Bigger rooms and kid-friendly accommodations yield longer stays — but come at a higher cost for those booking them, and for hotel operations teams.
Ask any parent about a family getaway in a double room, and they’re bound to tell you that it’s often double the trouble.
“Why would I want to share the same room as my kids, and sleep in a smaller bed than the one I have at home?” said Massachusetts mom Krystal Borges of the traditional setup with two queen beds. “It’s not exactly a vacation trying to get my son and daughter to share a small space, (let alone) a mattress.”
But she and other parents are about to have more options. Hotels are increasingly redesigning their rooms to attract families, a lucrative market poised to travel in large numbers this year.
The Hoxton is one brand that’s overhauled its rooms to provide more space for families. It launched two new room categories — Homey and Homey Up — this spring at its Barcelona property that provide more amenities and space than its previous largest category, Biggest. Both of the new largest room categories feature a kitchenette and dining room while the Homey Up includes two private rooms with big beds that can be separated.
“These categories are our version of a suite, but Hoxton-style. They go quickly before the other room types … because they’re really convenient for families and longer stays,” said Rob Andrews, The Hoxton’s chief operating officer, adding that it’s learning toward offering Homey categories at four new properties in its pipeline.
For brands like Hoxton that haven’t traditionally catered to families, that’s a significant operational shift. And Andrews believes it’s one driven by brand-loyal millennial parents eager to travel in style as well as parents taking families with them during business trips.
“The average length of stay for these types of trips is quite high, and it’s really high in these (new) room categories,” Andrews said. “You’ve got a business trip that used to be two to three days and now people are adding four, five, six nights for that leisure component. That has a really big impact (on business).”
The Hoxton isn’t the only brand seeing increased demand for longer stays in more spacious digs. The Origin Hotels Collection reports that rooms with family-friendly bunk bed suites are among its most popular bookings, and it plans for all of its future properties to include bunk bed rooms.
Bunk bed rooms are also a big hit at Harborside Hotel in Bar Harbor, Maine. Manager Eben Salvatore immediately wanted the property upon to build family suites upon assuming his role because he saw how popular they were at another hotel he worked at.
“Everyone was asking for a separate space for the kids, a space to sit down and have meals,” said Salvatore. “But it was always either two beds or a king, the same box, the same square footage.”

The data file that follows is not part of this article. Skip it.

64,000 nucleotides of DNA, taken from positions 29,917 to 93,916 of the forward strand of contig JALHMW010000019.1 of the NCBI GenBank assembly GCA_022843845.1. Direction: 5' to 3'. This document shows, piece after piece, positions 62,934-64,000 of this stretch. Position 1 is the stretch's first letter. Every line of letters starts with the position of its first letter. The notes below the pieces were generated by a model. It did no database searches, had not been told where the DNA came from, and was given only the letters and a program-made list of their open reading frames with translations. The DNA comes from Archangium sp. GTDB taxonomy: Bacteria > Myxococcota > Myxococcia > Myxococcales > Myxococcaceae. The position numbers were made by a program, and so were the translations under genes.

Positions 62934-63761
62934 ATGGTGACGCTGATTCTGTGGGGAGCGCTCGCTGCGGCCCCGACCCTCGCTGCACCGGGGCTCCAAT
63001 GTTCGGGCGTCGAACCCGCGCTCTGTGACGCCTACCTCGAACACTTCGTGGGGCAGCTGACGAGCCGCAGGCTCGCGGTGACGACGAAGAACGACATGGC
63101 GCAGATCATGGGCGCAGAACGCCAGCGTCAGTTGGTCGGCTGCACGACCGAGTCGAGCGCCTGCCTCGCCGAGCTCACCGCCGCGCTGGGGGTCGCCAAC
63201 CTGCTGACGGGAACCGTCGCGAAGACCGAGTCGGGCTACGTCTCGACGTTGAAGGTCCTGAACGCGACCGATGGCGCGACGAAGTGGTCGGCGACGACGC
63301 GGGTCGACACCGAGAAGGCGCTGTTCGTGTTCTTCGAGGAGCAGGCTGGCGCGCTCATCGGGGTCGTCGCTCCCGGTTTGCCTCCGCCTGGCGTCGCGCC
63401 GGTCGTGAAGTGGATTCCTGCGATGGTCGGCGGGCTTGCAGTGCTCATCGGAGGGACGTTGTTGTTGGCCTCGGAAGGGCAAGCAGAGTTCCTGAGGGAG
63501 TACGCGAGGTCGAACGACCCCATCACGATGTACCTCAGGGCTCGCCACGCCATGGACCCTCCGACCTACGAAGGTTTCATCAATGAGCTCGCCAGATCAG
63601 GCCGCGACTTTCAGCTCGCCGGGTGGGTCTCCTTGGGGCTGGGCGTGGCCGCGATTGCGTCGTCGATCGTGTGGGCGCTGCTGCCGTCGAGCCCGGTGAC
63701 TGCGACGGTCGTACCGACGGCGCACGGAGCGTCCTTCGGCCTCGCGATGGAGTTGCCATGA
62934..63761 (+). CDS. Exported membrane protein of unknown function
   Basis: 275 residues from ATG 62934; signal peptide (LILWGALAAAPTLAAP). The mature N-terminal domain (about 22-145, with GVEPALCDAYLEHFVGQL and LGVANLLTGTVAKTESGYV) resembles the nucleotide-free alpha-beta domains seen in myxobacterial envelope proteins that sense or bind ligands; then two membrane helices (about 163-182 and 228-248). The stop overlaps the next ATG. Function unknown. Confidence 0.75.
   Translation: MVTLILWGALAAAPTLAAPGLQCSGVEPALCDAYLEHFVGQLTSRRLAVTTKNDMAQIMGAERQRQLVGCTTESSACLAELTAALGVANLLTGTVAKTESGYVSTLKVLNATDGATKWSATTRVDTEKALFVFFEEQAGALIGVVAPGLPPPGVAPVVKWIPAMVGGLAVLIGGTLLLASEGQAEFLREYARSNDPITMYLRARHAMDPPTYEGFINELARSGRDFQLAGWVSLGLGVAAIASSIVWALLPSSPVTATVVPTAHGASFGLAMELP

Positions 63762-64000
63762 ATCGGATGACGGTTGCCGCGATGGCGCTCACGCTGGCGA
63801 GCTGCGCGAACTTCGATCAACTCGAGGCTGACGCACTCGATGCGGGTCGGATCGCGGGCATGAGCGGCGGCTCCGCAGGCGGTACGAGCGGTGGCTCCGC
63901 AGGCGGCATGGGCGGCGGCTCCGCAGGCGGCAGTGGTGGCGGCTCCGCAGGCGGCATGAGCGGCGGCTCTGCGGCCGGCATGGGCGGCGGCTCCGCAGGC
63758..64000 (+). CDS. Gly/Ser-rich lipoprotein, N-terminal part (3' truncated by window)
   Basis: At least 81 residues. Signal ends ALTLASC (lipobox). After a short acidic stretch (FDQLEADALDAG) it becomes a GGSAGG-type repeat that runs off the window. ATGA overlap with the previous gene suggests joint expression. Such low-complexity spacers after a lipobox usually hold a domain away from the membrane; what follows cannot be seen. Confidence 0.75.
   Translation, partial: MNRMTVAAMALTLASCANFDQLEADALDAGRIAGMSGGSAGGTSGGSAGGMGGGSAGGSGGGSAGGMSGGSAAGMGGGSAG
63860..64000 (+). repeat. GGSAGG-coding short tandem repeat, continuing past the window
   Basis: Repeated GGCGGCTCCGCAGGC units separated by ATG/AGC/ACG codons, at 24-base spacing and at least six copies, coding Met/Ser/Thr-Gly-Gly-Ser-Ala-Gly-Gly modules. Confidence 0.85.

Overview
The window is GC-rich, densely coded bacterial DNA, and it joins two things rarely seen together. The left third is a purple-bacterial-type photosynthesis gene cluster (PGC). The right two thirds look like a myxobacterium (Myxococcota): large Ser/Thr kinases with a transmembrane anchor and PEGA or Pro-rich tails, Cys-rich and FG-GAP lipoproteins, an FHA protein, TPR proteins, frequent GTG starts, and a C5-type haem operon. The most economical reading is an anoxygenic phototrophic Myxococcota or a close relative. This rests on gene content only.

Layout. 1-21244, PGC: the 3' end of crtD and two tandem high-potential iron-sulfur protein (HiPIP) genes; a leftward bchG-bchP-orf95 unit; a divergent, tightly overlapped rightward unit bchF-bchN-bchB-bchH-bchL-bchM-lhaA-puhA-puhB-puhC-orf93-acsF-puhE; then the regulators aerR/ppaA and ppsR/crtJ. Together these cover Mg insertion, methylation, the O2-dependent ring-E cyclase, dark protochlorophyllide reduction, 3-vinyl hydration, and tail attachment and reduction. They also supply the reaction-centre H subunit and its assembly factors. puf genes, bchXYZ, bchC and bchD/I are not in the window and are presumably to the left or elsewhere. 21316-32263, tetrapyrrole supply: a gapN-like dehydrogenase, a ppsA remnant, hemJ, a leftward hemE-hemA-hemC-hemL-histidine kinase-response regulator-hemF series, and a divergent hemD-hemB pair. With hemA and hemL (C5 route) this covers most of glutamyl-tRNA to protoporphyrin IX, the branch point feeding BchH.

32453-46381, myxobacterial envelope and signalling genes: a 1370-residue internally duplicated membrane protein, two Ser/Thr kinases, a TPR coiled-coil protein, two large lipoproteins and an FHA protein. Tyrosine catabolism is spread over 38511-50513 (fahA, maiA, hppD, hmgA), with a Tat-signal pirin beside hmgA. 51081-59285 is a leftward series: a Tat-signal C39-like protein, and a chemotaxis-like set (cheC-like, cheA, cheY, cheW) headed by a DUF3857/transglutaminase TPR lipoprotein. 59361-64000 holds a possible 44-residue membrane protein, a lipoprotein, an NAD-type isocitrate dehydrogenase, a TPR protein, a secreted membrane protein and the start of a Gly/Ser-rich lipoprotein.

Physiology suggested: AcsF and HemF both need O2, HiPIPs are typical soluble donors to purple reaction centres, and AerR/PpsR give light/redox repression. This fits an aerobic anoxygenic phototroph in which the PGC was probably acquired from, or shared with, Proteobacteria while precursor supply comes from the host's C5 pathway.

Two- and three-bedroom suites at Harborside provides guests kitchens, washer and dryers in addition to bunk bed rooms with video game consoles. Salvatore said those suites are the hotel’s most popular offerings, being filled to 95 percent capacity during its busiest period last year. Their popularity is one reason he supports building family cottages at a nearby site owned by Harborside’s parent company Ocean Properties. Salvatore predicts that the average length of a family stay jumping from three to six days if those cottages open.
However, operating those family suites is not a light lift. In addition to the expenses required for redesigning rooms, Salvatore acknowledges that his cleaning staff spends on average three hours working on a suite in contrast to the industry average of 39 minutes on a standard leisure room.
Meanwhile, families will likely find hotel rooms continue to evolve, especially if Marriott’s plans come to fruition. Its design lab is collaborating with robotics and architecture startup Ori to reconfigure guest rooms to make them more family-friendly.
“For example, perhaps putting a lofted bed in a room,” said Tina Edmundson, Marriott International’s Global Brand and Marketing Officer, about one possible configuration.
“Ori combines engineering, technology, and design expertise to create spaces that are more flexible and multi-functional, and also more sustainable as they essentially create two rooms out of one. Ori thinks about using space differently and makes dynamic furniture to create spaces that adapt to our needs.”
What Does the Future of Lodging Look Like?
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